Thursday, June 29, 2017

Iraqi Soldiers Captured ISIS Caliphate.

Iraqi forces captured on Thursday the wrecked historic mosque of Mosul in which Islamic State proclaimed its self-styled “caliphate” three years ago.

According to an Iraqi military statement, taking the Grand al-Nuri Mosque hands a symbolic victory to the Iraqi forces which have been battling for more than eight month to capture Mosul, the northern city that served as Islamic State’s de facto capital in Iraq.

The insurgents blew up the medieval mosque and its landmark leaning minaret on June 22, as US-backed Iraqi

forces started a push in its direction.

Their black flag had been floating on al-Hadba, the ”hunchback” minaret, since June 2014.

US and British-backed Iraqi forces have been pushing towards the mosque, having encircled jihadi fighters. The strategic fight has been going on for nine months.

An estimated 100,000 civilians are holed up in the Old City with the last remaining Isil troops in Mosul, the UN has stated, warning they could be used as human shields.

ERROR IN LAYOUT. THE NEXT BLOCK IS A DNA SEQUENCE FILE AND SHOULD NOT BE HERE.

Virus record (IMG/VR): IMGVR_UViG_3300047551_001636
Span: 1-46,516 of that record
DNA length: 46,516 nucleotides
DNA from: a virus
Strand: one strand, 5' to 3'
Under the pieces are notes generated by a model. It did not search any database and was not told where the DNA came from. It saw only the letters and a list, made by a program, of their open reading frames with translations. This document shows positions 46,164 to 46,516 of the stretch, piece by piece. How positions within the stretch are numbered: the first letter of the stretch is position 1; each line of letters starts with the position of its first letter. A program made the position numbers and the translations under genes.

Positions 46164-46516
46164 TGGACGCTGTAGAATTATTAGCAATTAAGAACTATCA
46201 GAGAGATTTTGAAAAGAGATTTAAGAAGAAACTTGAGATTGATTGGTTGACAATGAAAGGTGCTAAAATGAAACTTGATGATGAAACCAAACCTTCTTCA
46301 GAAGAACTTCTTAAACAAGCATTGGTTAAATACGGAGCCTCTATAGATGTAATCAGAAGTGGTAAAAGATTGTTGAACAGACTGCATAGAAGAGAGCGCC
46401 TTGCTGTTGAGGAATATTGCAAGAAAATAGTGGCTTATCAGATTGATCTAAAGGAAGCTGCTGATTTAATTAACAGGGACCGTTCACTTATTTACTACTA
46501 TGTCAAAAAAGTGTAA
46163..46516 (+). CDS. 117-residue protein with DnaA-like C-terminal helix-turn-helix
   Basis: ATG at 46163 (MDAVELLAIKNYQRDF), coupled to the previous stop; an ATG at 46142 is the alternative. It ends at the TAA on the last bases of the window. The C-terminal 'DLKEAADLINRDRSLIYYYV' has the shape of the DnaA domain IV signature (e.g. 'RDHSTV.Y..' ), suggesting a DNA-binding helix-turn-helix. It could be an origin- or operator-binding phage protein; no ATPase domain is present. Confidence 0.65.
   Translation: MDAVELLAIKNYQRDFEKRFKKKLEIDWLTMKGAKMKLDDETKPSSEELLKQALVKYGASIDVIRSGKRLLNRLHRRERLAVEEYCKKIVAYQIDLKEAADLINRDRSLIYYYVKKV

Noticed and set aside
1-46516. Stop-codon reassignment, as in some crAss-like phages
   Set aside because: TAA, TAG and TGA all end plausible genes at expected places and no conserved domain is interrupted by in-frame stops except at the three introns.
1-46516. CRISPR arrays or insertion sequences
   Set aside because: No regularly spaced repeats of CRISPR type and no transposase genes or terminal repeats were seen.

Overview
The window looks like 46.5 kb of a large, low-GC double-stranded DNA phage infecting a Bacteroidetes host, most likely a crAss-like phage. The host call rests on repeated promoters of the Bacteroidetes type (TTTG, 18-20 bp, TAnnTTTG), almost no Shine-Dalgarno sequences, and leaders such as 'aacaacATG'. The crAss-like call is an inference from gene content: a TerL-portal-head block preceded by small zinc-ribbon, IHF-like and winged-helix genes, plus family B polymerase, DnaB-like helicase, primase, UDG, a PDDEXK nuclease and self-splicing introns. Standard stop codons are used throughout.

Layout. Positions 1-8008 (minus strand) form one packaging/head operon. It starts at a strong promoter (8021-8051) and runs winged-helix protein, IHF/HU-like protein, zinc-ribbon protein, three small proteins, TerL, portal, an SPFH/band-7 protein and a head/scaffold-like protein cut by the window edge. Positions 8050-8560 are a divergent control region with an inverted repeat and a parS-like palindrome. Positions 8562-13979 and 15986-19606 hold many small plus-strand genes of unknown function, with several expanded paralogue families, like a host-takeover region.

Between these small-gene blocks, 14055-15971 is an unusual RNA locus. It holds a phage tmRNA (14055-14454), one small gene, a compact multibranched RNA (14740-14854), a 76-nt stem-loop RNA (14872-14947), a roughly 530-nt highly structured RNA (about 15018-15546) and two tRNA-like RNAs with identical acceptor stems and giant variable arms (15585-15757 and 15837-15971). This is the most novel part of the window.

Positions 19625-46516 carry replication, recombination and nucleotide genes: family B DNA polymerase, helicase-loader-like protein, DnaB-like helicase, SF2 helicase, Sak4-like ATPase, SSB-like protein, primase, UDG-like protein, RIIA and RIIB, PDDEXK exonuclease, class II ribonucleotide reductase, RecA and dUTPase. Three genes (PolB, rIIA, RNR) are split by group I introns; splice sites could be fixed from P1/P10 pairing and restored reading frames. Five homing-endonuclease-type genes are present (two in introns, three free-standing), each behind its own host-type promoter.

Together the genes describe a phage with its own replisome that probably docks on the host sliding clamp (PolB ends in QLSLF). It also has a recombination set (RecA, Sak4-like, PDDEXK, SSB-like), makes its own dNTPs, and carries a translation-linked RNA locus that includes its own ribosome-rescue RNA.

Iraqi government forces regained control of eastern Mosul in January, then launched an offensive a month later on the western side that includes the Old City.

The fall of Mosul would effectively signal the end of the Iraqi part of the "caliphate" that IS leader Abu Bakr al Baghdadi declared in a speech from an historic mosque in the Old City back in 2014, covering parts of Iraq and Syria.

As Iraq’s Counter Terrorism Service troops closed in on the mosque, Isil blew it up.

Iraqi officials had privately expressed the hope that the mosque could be captured in time for Eid al-Fitr, the festival marking the end of Ramadan, the Muslim fasting month.

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